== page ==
- Seattle socialist: Minimum-wage discussion skewed by ‘right-wing’ GAO analysis
- U.N. warns of Muslim ‘cleansing’ in Central African Republic
- Senate blocks change to military sex assault cases
- Drug mix may have cured child born with HIV, doctors say
- De Blasio’s wife irks former mansion chef with ‘servant’ remark
- Russia’s neighbors shiver amid Putin’s Cold War moves in Ukraine
- New SAT: The essay portion is to become optional
- Military group can’t march to honor the fallen at Boston Marathon due to security changes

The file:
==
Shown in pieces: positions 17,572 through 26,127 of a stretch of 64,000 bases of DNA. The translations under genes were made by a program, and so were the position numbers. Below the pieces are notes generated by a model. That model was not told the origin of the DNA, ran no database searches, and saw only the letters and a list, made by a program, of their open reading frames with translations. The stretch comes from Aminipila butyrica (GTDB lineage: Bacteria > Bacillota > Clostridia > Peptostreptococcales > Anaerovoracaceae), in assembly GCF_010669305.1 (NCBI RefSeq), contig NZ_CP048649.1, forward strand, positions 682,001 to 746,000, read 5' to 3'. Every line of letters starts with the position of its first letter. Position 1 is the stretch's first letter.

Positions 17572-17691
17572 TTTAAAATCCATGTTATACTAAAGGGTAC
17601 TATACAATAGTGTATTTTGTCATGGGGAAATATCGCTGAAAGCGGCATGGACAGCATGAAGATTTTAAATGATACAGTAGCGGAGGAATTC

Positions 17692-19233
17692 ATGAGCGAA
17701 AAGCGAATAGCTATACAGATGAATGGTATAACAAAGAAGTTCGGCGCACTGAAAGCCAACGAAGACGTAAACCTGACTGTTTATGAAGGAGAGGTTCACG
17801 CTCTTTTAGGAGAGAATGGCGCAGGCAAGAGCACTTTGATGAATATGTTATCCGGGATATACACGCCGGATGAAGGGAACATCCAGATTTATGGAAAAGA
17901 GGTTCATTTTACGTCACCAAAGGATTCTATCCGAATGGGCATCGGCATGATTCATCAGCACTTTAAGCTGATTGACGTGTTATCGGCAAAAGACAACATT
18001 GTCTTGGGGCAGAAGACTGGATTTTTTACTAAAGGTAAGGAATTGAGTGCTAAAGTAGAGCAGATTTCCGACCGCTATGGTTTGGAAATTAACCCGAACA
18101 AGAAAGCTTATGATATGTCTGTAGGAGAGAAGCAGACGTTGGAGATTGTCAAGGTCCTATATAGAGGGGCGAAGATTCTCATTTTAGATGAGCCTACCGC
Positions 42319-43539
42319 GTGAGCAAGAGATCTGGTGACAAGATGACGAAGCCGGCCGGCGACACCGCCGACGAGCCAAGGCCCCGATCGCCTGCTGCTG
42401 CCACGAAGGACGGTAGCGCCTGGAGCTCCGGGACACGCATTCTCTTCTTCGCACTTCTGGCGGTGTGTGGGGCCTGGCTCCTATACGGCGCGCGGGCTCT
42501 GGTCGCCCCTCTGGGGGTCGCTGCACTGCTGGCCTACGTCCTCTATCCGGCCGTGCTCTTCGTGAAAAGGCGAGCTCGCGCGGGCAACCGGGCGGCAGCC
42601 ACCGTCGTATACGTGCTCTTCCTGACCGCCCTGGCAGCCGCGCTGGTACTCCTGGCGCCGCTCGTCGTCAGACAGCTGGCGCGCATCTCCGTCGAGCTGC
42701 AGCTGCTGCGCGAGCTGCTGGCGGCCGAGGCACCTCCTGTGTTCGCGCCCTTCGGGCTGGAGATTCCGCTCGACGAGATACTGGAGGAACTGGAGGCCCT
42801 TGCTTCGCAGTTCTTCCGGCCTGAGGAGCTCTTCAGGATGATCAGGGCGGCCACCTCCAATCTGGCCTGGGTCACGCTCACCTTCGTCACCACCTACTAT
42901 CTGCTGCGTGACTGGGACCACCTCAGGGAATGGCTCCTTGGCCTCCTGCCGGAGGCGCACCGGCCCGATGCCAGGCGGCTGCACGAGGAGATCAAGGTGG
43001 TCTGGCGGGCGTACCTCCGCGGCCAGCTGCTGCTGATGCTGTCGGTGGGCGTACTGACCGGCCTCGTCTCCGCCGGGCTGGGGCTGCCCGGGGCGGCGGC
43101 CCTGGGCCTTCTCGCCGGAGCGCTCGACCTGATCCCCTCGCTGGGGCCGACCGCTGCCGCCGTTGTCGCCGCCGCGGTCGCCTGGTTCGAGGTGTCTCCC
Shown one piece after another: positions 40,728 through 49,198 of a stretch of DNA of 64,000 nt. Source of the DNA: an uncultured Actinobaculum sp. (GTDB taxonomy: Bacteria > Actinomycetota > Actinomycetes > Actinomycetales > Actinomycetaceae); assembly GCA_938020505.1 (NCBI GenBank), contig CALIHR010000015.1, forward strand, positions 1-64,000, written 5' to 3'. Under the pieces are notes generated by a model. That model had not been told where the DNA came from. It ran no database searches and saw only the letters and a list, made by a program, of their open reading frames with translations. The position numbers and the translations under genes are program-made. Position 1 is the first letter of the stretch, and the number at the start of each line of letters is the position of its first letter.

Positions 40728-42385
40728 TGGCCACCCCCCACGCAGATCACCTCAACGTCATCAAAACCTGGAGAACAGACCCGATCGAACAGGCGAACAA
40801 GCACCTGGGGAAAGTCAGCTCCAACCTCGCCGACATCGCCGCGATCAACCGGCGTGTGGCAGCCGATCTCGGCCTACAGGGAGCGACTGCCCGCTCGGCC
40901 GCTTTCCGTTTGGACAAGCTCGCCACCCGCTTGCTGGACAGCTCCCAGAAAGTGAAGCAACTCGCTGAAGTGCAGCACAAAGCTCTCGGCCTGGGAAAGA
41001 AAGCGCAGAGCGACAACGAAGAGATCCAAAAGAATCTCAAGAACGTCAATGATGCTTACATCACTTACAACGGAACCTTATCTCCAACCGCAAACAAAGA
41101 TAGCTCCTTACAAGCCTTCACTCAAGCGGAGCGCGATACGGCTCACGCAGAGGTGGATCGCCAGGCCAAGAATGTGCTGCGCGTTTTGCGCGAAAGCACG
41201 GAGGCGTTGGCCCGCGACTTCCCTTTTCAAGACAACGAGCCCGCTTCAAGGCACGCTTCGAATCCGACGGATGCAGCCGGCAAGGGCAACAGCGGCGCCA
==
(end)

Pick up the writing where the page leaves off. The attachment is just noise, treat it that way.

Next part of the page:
- Senate passes bills deleting ‘retarded’ from laws
- China announces biggest military hike in 3 years: We are not ‘boy scouts with spears’
By Tammy Bruce
Topic - Michael A. Sheehan
The man who leads the Pentagon's secret war against al Qaeda and its allies believes it is likely to last another decade or two, and that the current legal basis for it provided by Congress in 2001 continues to be sound, despite the changing character of the enemy.
"It serves its purpose," he said of the statute, which authorized war against the perpetrators of the terrorist attacks of Sept. 11, 2001, al Qaeda, and those who harbored them, the Taliban.
"As of right now, it suits us very well," Michael A. Sheehan, the assistant secretary of defense for special operations, told a hearing of the Senate Armed Services Committee Thursday, referring to the "Authorization to Use Military Force," passed by Congress in 2001.